Bats are the second largest group of mammals after rodents. Almost one out of every four mammalian species on the planet is a bat species. Living bats are categorized into two main groups, each with its own distinct features. The Megachiroptera (mega-keer-OP-ter-ah), or "large bats" group includes one family. The Microchiroptera (micro-keer-OP-ter-ah), or "small bats" group includes all the rest of the bats.
Bats are the only mammals that can fly. Chiroptera comes from the Greek roots cheiro (hand) and ptera (wing), named for the similarity of a bat wing to a hand. Bat wings are long arms, hands and extra-long finger bones that are covered with a double layer of thin skin called a membrane. The membrane is thin enough that light can shine through it. The membrane contains blood vessels, nerves, and muscles.
In some bats, a membrane extends between the legs and encloses the tail. Some bats have tails that extend past the membrane and others have no tails. In most bats, the thumbs are free from the membrane. These thumbs have claws and are often used for climbing up trees or other structures.
Bat membranes are tough and flexible, allowing bats to move their wings much like people move their fingers. Changing the shape of their wings allows bats to turn and maneuver quickly. Some bats can hover in the air while others glide. When it is cold, the bats fold their wings around themselves. When it is warm, bats flap their wings to cool themselves.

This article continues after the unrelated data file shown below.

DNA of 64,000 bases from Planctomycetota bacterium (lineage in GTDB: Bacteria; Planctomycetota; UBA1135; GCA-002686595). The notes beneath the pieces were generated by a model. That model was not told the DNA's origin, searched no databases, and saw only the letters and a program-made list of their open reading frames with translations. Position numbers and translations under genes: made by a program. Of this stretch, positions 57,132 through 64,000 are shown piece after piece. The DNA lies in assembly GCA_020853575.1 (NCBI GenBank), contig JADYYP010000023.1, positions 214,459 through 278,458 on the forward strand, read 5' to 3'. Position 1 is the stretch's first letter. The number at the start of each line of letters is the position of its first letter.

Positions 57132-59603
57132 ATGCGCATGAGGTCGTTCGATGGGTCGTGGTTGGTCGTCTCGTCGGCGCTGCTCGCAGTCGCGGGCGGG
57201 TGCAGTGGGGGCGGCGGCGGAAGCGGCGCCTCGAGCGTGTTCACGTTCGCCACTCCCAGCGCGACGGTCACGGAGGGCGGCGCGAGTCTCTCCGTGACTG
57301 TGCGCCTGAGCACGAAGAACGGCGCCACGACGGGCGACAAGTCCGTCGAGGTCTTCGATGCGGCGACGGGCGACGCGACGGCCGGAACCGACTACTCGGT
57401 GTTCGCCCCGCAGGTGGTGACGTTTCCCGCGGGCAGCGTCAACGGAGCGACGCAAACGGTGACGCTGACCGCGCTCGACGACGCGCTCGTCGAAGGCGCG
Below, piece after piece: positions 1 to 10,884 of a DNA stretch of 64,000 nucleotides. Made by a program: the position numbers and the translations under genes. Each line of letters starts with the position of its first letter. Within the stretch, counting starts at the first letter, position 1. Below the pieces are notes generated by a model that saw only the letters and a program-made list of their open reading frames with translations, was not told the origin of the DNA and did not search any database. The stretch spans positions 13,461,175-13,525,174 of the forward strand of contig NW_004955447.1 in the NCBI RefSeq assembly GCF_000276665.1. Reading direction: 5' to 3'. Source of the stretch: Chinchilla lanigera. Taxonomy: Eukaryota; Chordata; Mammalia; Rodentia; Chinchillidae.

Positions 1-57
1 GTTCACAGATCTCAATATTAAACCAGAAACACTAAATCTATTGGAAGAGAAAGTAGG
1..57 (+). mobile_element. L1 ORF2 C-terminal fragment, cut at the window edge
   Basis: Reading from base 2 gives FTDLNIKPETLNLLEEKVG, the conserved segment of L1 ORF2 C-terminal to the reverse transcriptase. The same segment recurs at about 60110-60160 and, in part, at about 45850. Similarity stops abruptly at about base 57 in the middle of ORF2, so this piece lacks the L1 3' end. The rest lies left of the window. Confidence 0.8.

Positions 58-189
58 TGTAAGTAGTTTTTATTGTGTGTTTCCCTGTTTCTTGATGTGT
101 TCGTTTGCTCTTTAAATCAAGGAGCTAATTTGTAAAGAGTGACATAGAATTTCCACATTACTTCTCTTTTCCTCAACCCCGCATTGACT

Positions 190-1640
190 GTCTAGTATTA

Bats range widely in size, yet the majority of bats weigh less than 1 ounce (25 grams). The largest bat is the Malayan flying fox, which can have a wingspan of 6 feet (1.8 meters) and weigh 3.3 pounds (1.5 kilograms). The smallest bats are the Kitti's hog-nosed bats, also called bumblebee bats, of Thailand, with a wingspan of 6 inches (15 centimeters) and a weight of about 0.07 ounces (2 grams), less than a penny.
Like other mammals, bats are warm-blooded and fur covers their body. Megachiroptera are characterized by large eyes, small ears, and dog-like snouts. Most Microchiroptera species are characterized by wide, extended ears and odd shaped noses. Bats have weak legs and do not walk long distances. Their feet are small with sharp claws on each toe. Bats use their claws to hold the weight of their body when they hang upside down, which is their normal resting position.
Animal Life ResourceMammalsBats: Chiroptera - Physical Characteristics, Habitat, Diet, Behavior And Reproduction, Bats And People, Conservation Status - GEOGRAPHIC RANGE